covered with flesh.
Genetically messy, crude, loud.
Sports without a soul.
Since I was her only niece,
my aunt sought my ear.
I tolerated her out of pity.
I pictured her as a child
at the turn of the twentieth century.
paired with her umbrella,
two closed slender shapes
surrounded by bullies
who gave fuel to her opinions.
She learned bitterness somewhere,
wore it as a badge of a holy crusade.
In the fifties Grandma took in a boarder,
a quiet man who ate corn flakes
doused with warm water.
My aunt latched her door at night,
and moved a bookcase
in front of it.
Then one night after Grandma died
I stayed overnight with my aunt,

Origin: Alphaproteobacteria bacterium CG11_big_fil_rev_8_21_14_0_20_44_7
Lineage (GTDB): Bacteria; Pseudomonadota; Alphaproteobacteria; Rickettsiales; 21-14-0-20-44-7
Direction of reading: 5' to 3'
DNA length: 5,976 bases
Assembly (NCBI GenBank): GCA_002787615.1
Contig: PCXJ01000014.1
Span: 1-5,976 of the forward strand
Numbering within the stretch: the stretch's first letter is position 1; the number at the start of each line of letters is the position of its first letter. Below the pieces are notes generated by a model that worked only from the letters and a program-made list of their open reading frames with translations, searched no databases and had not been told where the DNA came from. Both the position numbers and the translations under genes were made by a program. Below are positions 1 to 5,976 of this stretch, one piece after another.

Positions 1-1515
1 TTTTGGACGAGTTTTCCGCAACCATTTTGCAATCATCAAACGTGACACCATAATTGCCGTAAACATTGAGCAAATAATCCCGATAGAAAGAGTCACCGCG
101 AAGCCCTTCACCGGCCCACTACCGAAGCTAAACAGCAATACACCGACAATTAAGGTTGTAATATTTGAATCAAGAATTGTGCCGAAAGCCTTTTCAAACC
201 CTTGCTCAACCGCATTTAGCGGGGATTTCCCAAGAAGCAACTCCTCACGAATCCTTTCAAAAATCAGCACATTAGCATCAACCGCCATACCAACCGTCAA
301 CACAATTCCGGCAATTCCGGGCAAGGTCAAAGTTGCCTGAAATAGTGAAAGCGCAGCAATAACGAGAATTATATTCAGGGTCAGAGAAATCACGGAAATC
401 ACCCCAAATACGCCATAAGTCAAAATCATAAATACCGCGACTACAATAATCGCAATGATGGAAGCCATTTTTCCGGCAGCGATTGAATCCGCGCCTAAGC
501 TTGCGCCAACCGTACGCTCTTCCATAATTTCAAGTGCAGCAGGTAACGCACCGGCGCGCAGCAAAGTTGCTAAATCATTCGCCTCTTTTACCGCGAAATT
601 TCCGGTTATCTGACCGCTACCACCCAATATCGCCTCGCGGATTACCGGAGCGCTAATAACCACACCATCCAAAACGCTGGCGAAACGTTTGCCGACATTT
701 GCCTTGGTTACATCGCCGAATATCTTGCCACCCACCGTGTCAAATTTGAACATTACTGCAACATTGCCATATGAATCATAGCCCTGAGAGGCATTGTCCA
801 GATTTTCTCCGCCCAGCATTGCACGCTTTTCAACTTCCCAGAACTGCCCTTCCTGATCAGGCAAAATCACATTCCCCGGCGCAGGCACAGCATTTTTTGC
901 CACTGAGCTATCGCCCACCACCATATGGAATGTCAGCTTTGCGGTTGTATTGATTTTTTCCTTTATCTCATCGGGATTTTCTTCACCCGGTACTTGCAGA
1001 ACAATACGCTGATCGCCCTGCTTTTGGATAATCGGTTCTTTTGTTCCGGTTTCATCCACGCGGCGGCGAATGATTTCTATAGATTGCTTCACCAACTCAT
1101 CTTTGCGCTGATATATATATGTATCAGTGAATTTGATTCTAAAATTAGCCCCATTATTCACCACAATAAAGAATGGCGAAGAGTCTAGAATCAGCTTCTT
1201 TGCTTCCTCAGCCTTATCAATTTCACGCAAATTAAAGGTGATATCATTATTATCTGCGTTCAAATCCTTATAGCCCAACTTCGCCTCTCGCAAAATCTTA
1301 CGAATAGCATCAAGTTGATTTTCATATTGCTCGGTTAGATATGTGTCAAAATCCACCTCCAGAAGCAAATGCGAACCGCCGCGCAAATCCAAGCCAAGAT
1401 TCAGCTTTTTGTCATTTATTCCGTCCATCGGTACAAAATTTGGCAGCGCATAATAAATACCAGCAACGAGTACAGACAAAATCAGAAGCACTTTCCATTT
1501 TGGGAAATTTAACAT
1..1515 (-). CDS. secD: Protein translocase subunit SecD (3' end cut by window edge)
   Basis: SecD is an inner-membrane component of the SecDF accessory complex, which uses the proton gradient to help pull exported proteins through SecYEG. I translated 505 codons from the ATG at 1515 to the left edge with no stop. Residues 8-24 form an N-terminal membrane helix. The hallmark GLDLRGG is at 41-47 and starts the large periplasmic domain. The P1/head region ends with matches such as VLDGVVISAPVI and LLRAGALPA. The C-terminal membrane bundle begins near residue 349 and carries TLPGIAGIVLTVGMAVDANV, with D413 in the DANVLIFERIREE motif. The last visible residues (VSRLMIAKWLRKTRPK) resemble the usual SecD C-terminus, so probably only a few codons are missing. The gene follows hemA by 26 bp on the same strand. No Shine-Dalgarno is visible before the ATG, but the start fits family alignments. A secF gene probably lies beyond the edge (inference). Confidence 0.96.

gave her some company.
I recall her bony frame in dull, plain pajamas,
all femininity pressed out,
as she told me about an uncle,
or was it a cousin?
You won’t believe what he did to me?
By then I was old enough to guess.
But, not old enough to know
the burden of that knowledge wasn’t mine.
I remained silent.
Her secret stayed bound
within flannel and hate.
She died in a nursing home.
I imagine a new scene as I discard
the useless umbrella from my closet.
What would have happened if
I could have borrowed a few years
of experience from my future,
risked touching the pain in her eyes,
and asked, what happened?
My old umbrella’s hollow spiked bones stick out
through torn, split fabric.
I can’t fix it. Yet, strange,
I feel an odd sadness for all things
that no longer have a chance to recover.